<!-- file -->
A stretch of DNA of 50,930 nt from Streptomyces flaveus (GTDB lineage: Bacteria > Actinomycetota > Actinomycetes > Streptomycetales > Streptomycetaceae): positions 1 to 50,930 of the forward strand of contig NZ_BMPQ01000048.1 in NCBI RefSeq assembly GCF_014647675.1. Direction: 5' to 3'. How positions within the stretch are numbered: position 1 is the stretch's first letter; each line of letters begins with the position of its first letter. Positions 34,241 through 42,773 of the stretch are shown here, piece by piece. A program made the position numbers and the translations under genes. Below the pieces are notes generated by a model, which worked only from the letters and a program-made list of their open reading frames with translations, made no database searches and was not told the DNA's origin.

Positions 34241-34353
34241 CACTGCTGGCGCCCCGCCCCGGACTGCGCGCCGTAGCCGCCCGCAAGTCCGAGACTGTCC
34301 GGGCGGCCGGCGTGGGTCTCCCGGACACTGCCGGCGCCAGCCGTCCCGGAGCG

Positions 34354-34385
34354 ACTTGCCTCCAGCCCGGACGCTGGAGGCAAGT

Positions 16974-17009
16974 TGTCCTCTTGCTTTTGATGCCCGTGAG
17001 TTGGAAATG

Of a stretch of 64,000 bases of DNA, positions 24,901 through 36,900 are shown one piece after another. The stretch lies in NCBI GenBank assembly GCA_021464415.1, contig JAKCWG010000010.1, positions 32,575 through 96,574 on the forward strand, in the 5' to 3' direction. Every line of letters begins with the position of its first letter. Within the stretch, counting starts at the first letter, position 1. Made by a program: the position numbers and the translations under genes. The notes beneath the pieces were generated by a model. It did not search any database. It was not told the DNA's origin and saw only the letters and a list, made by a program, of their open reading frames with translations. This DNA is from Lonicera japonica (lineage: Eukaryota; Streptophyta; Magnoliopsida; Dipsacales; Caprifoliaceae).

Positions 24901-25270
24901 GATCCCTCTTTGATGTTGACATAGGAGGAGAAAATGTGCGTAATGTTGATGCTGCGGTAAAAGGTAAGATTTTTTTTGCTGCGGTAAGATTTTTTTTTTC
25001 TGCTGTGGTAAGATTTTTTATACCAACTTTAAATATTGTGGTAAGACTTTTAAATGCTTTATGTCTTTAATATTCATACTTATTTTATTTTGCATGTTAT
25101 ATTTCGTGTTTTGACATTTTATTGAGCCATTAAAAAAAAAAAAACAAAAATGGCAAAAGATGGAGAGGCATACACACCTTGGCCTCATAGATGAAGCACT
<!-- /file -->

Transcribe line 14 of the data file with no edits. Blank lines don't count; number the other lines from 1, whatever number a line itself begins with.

25101 ATTTCGTGTTTTGACATTTTATTGAGCCATTAAAAAAAAAAAAACAAAAATGGCAAAAGATGGAGAGGCATACACACCTTGGCCTCATAGATGAAGCACT